Slackware Linux is a complete 32-bit multitasking "UNIX-like" system. It's currently based around the 2.4 Linux kernel series and the GNU C Library version 2.3.4 (libc6). It contains an easy to use installation program, extensive online documentation, and a menu-driven package system. A full installation gives you the X Window System, C/C++ development environments, Perl, networking utilities, a mail server, a news server, a web server, an ftp server, the GNU Image Manipulation Program, Netscape Communicator, plus many more programs. It can run on 486 systems all the way up to the latest x86 machines (but uses -mcpu=i686 optimization for best performance on i686-class machines like the P3, P4, and Duron/Athlon).
Reviewing 13.0 (Aug 28, 2009)
This thing isn't even remotely usable requiring to had-edit text configurations files pretty much for everything.
If you wanna try Linux, avoid Slackware like a plague. This is a distro for people who don't give a heck about their time and lives.
I give it 2 just because it's not LFS.
Reviewing 12.2 (Dec 11, 2008)
Reviewer: monzi Dec 5, 2008
Version: 12.2 RC1
Doesn't work on vista
What do U mean?
Reviewing 12.2 (Dec 11, 2008)
As a server-side product, it may well be one of the better distributions - complexity of installation and configuration would matter less to experienced server administrators.
However, as an end-user product, the same complexity of installation and configuration when compared to other client-side distributions become a glaring weak point, imo.
If this product was specifically referenced as "Slackware 12.2 Server Edition" or something similar, it could be judged on a more clearly defined set of expectations and functionality.
If it is felt that such a differentiation is warranted in thise case, I would recommend a request be made to BetaNews via the contact page for that specific modification of the product description so that it becomes readily apparent that it should be judged not as a consumer level product but as a professional server product.
Scores could rise notably as a result.
Reviewing 12.2 RC1 (Dec 7, 2008)
I don't judge an operating system using it's 'beautiful pictures' nor does my comment depend upon the 'mouseability' (sorry for this sick 'word'). An OS does have to work stable and it is necessary that it can be installed with minimal requirements. Slackware IS conservative and everybody (in the scene) knows this, but the same time everybody knows of the qualities of it, so why criticizing this distro for it's well known and BTW intentionally kept characteristics? Use another distro and forget Slackware, that easy it is!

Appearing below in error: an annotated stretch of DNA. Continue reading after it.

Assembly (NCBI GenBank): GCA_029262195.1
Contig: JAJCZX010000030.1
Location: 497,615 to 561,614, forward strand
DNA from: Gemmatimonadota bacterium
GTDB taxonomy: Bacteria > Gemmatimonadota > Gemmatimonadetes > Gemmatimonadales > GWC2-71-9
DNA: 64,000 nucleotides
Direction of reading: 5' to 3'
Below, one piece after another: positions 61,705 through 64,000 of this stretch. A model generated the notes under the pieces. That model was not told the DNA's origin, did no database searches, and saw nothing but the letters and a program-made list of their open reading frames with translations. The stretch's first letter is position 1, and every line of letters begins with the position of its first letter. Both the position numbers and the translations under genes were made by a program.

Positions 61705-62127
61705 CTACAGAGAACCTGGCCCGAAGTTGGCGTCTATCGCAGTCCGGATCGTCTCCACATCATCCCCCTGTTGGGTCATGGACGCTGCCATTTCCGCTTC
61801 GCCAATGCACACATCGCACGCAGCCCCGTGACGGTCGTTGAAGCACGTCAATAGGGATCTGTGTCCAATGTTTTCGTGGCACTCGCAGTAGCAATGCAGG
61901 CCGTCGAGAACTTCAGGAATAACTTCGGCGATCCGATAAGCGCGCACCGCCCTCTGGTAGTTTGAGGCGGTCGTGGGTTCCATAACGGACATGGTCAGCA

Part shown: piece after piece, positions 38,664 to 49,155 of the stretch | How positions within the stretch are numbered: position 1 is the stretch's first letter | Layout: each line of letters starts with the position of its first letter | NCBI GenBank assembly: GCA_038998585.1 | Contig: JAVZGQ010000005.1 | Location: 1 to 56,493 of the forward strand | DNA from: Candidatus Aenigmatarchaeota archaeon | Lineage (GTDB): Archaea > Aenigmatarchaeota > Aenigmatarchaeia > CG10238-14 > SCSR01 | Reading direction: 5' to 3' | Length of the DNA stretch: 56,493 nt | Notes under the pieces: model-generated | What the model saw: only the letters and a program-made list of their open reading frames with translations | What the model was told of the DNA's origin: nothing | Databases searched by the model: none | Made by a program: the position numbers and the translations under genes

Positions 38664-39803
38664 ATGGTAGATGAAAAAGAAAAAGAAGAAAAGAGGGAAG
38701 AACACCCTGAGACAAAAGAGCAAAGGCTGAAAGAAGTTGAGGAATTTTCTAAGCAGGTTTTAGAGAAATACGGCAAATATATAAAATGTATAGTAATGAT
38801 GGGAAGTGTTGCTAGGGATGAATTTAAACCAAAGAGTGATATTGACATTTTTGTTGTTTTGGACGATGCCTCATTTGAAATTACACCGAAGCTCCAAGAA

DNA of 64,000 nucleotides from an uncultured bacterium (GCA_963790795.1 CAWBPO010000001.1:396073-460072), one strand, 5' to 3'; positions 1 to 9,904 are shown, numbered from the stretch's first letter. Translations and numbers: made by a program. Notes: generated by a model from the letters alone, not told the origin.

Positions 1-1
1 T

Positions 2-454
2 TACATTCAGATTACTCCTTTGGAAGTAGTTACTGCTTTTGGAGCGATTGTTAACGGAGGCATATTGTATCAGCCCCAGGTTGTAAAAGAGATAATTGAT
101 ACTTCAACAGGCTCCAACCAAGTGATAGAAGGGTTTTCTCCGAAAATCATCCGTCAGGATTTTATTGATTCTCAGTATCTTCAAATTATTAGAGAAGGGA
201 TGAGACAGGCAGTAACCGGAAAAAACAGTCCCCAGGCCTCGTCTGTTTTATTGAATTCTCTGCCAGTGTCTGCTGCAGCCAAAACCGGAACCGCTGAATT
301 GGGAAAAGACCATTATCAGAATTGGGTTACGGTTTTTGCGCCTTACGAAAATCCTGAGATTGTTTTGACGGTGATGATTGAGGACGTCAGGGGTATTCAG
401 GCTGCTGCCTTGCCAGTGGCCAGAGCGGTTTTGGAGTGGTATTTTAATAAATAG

And another thing: For all you mouse-fetishists out there, why do you not simply keep your Windows? The next collection of surprising pictures, sounds and BUGS (and sincerely some further surprises...) is already at it's starting blocks (Windows 7) - take it and be happy with it.
I'm in the process of changing completely to Linux - and one of the two distros I prefer is Slackware.
And my closing words: If somebody is simply a fan of (for example) SUSE, he/she should use it. But leave other software in peace and alone. Nobody asks you to use something you don't like - we live in a democracy. And if you are somebody who belong to the company 'SUSE': What you do here is impairing the reputation of Slackware, which is unfair.
Reviewing 12.2 RC1 (Dec 5, 2008)
Still hands down the best Linux Server OS, Sure something like CentOS is great if you want to slap together a quick kludge, but if your serious then no other linux comes close.
I just wish it had a good package manager to automaticly install security updates for you, someone correct me if it does now, I just haven't RTFM since 8.0 =)
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